Today we are going to look at a common question in bullying – Girls versus boys: do they bully differently? As parents evaluate the issues their children are having with bullies, understanding the differences between how boys and girls act and react can be a great help toward prevention and after care. The question is one that is definitely valid and worth asking, but it is also easy to see that there would be vast differences in how each sex would deal with bullying. While not always the case, boys and girls do bully in different manners.
Girls versus boys: do they bully differently?
Girls: When you think about female bullies, you typically will find their actions not being physically violent, but definitely verbally and mentally abusive. Girls tend to focus more on beating down emotions rather than the physical body. This can in many ways become an even more difficult problem to overcome than if the child had been hit or beaten.
- Tend to use verbal assault instead of physical violence
- Focus their words and actions on very personal attacks to their victim
- Will tend to bully in groups attacking one individual at a time
- Practice exclusivity as a form of bullying
- Focuses more on physical flaws as a reason to bully
Boys: The classic beat down in the school yard from years past is still the most common form of bullying with boys. Boys are much more prone to violent acts versus verbal assaults. Being able to show their superior physical strength gives them the high they are looking for.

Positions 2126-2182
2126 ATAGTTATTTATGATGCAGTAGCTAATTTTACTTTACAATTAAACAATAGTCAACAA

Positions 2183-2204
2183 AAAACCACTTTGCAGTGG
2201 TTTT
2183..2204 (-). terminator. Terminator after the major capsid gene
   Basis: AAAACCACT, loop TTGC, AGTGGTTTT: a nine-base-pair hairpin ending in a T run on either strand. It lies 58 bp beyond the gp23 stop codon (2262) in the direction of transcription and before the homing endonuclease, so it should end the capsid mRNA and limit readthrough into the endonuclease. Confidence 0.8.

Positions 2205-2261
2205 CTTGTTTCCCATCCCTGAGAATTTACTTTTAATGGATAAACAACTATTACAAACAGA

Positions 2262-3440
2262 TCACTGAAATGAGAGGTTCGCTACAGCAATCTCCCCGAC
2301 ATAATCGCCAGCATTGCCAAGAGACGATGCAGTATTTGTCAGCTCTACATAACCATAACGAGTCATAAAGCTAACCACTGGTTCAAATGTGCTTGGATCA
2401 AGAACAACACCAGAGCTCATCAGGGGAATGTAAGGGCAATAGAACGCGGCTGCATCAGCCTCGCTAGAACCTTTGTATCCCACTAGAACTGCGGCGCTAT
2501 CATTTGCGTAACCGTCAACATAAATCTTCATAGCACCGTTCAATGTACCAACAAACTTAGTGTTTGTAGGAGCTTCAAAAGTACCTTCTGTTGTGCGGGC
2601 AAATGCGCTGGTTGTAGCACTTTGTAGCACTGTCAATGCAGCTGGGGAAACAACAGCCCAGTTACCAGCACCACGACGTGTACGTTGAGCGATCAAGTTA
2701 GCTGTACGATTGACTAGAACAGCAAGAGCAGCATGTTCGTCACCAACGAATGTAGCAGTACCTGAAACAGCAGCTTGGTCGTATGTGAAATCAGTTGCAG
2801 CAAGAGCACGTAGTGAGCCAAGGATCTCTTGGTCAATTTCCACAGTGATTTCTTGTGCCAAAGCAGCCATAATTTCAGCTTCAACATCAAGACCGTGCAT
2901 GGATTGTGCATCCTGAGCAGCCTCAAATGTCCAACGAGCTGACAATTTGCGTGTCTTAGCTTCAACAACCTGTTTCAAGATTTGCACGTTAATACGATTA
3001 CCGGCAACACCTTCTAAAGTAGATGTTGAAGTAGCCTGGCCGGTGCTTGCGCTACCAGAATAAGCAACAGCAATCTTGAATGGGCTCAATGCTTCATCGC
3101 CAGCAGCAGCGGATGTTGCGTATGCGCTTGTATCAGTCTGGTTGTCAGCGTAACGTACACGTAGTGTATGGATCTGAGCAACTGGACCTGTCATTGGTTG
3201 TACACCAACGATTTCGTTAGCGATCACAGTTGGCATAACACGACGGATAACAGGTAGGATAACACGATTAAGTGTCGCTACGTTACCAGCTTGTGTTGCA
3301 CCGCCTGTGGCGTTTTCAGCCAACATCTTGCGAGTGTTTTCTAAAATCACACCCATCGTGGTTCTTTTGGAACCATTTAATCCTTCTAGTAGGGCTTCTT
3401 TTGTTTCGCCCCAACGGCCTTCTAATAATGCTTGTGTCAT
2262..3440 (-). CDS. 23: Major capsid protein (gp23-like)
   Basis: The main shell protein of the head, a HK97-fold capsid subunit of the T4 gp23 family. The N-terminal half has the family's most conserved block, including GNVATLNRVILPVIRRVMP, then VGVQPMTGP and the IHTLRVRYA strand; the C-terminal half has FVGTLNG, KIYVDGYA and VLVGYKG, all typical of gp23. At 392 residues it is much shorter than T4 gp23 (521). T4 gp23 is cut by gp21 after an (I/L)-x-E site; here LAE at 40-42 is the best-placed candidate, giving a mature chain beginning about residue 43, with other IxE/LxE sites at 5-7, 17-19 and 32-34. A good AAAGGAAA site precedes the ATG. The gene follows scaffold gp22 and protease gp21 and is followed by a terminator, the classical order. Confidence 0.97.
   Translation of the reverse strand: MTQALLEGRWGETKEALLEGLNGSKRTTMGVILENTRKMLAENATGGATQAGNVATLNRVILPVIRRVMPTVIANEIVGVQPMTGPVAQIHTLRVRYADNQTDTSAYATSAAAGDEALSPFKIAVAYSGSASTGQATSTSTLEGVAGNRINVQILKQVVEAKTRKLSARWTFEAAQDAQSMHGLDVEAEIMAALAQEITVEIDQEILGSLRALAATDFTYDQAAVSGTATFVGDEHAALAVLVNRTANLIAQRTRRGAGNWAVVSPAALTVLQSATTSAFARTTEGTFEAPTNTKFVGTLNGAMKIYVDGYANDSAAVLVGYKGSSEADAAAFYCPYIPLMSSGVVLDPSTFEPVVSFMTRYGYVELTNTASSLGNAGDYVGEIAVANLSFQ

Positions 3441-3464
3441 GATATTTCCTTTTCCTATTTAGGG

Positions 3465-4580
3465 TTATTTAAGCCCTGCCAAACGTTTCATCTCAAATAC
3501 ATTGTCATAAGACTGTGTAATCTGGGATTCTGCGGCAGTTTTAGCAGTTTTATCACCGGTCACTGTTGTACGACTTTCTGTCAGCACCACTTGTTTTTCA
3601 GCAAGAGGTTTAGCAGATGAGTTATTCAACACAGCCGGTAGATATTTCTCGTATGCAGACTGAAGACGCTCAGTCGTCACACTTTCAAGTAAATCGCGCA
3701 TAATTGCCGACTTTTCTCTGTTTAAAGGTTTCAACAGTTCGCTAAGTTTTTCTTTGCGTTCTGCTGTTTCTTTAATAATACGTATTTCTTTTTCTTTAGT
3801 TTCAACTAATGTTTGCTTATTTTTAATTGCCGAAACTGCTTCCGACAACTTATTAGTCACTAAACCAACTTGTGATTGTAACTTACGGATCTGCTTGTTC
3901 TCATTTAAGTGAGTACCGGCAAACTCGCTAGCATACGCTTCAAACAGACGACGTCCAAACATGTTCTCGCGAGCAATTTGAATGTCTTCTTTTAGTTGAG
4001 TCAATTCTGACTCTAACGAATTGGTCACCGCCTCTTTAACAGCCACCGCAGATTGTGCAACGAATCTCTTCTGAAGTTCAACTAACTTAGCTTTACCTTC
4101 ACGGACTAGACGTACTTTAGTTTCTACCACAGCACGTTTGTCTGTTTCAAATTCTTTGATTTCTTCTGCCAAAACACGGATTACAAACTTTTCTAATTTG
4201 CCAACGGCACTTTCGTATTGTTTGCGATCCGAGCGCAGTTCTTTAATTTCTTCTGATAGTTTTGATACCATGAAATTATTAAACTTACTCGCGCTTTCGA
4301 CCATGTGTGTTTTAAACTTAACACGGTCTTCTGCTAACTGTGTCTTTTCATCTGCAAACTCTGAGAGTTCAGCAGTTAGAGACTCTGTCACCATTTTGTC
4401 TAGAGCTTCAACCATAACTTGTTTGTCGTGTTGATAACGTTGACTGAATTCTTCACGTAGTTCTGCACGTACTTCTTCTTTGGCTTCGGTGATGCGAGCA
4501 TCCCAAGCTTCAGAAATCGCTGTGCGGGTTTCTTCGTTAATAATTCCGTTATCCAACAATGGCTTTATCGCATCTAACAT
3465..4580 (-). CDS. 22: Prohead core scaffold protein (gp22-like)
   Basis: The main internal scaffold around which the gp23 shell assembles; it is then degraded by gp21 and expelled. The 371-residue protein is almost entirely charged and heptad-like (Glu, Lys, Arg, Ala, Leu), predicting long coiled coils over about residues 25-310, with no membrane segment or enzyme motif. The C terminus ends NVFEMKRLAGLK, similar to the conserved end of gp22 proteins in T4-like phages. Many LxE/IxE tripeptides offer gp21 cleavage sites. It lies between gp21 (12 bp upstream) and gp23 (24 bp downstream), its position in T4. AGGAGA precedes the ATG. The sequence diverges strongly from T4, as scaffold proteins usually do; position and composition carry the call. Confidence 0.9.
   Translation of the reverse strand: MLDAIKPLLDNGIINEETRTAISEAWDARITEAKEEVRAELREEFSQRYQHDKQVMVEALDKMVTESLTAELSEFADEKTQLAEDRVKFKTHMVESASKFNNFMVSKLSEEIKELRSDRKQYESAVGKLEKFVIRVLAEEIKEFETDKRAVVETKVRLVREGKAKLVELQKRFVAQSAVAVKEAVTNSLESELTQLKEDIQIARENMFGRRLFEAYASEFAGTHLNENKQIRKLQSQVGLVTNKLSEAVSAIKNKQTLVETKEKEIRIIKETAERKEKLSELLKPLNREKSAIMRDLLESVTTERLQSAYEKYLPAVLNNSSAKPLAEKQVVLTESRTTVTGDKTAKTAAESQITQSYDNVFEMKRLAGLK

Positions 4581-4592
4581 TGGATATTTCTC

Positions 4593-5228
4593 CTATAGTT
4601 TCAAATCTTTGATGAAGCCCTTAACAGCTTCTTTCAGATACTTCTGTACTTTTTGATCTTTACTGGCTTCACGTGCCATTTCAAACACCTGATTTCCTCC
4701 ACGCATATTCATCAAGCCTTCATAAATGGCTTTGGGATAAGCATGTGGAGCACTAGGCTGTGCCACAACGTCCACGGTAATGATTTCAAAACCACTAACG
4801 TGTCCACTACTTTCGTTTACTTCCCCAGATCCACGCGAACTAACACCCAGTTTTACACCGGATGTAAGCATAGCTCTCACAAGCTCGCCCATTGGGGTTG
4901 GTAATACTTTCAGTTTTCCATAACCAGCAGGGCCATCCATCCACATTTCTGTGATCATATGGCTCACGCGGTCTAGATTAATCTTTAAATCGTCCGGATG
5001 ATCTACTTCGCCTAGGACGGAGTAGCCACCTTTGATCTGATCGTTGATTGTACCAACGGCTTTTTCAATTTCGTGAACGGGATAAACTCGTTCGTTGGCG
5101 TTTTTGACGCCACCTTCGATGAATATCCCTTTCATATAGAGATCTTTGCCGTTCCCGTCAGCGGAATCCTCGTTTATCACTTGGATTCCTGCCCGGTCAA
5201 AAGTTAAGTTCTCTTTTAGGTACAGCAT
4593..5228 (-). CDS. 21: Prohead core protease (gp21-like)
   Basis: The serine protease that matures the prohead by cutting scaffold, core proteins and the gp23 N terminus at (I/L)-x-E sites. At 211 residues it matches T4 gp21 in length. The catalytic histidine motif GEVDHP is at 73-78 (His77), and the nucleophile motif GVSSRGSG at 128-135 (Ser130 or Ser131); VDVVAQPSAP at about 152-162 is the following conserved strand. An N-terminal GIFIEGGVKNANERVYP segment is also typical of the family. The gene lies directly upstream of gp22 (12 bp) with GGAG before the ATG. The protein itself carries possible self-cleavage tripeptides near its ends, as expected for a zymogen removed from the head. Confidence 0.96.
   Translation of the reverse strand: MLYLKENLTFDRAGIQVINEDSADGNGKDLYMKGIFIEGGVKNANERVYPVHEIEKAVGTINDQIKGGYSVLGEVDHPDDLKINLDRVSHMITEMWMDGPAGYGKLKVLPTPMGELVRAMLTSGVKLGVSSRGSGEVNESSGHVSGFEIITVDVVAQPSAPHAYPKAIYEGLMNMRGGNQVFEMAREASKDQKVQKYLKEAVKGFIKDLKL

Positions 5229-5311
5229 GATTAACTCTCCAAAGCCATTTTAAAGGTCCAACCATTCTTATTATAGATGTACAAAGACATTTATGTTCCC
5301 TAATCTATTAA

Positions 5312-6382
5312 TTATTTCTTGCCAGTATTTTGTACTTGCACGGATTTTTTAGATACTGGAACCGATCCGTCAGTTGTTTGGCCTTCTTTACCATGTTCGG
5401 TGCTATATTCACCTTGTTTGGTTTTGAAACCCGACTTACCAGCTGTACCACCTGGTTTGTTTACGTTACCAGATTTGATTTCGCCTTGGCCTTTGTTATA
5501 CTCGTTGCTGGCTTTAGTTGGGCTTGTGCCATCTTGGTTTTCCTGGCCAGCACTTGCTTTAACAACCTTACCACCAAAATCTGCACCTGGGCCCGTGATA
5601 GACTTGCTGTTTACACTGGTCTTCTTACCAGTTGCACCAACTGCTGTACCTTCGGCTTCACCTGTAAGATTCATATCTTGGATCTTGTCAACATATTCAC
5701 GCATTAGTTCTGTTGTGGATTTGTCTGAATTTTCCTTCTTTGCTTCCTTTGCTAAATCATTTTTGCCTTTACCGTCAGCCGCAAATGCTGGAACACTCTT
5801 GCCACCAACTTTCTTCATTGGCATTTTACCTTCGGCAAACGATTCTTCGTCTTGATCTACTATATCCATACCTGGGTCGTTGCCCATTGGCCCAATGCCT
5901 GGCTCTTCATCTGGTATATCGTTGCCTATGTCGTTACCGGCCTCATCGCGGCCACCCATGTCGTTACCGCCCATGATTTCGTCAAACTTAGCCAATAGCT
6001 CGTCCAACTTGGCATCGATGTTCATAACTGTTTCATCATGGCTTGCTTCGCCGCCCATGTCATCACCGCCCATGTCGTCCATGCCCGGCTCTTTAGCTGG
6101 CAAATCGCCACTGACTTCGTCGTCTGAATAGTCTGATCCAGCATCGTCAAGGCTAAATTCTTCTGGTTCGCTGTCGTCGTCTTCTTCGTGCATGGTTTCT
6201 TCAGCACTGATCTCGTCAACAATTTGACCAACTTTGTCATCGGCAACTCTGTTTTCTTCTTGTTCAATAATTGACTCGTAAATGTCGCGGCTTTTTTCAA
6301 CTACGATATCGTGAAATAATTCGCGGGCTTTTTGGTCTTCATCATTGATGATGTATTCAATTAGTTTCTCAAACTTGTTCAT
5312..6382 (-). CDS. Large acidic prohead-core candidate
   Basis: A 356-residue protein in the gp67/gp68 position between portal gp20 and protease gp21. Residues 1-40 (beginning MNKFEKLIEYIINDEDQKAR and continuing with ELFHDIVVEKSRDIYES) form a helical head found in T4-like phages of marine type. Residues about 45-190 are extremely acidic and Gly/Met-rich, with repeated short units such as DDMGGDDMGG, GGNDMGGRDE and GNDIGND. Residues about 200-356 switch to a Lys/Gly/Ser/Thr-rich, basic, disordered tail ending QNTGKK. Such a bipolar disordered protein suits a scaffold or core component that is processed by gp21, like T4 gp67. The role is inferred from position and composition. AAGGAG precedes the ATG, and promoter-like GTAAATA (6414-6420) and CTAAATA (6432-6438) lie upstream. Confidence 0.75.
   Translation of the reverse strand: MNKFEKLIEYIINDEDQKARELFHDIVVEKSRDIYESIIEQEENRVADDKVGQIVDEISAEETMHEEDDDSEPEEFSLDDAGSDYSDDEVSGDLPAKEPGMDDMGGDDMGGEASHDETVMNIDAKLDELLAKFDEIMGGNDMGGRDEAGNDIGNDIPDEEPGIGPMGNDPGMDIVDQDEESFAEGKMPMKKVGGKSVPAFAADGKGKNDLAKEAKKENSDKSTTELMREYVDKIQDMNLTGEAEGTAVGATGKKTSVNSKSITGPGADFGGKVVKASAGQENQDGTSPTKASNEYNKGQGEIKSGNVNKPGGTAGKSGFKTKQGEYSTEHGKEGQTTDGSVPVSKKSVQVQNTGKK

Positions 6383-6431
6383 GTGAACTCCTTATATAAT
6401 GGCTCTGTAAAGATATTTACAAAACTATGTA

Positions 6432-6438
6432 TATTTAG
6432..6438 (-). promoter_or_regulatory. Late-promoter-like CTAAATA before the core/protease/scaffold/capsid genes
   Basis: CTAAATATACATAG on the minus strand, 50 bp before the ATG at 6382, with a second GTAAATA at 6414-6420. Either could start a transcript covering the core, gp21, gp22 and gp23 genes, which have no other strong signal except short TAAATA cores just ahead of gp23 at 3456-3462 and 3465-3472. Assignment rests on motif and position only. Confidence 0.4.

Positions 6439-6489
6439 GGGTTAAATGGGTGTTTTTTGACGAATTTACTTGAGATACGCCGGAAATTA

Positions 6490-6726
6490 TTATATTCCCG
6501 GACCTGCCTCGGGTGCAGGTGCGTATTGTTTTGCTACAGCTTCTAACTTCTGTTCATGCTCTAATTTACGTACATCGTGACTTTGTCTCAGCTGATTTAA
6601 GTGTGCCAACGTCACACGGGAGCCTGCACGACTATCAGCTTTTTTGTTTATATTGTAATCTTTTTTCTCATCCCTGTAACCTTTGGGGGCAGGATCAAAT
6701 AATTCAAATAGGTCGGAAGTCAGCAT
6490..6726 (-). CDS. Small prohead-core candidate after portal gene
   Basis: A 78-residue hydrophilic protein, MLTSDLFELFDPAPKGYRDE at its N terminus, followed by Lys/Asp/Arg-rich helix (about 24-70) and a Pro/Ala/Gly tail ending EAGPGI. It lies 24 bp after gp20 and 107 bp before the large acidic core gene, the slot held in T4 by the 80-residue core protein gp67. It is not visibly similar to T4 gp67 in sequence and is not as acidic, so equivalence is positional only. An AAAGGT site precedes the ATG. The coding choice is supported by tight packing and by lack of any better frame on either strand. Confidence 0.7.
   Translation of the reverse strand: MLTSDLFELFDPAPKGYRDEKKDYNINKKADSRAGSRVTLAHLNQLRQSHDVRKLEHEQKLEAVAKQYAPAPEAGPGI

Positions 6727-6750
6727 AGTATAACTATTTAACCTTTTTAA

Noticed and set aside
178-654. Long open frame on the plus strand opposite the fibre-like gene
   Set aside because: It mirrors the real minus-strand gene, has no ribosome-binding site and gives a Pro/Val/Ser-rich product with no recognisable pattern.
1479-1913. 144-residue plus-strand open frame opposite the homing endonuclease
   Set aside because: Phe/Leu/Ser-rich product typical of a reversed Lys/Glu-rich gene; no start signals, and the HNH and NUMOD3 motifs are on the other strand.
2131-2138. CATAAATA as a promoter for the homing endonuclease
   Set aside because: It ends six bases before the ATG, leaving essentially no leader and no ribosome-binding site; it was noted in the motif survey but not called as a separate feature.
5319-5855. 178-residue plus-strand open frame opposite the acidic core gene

- Resort to physical assault and threats rather than verbal abuses
- Pick on those who are weak physically or emotionally and appear helpless
- Will target individuals that are outsiders, different in appearance or obviously weak physically or mentally
There are vast differences between girls and boys when it comes to bullying. While we wish that bullying did not exist at all, we must be realistic and appreciate what is true. Bullying has become more and more prominent. It has also become more violent, personalized and the lasting effects of bullying have become harder to overcome. If you wish to understand bullying and how to stop it, then you must understand that boys and girls will bully differently. Not only will they choose different targets, they will choose different forms of bullying. From verbal assaults and internet shaming to the common physical violence the term always brings to mind, bullying is a real issue with our children we continue to need to address.
What are your experiences with girls versus boys when it comes to bullying? Tell us in the comments.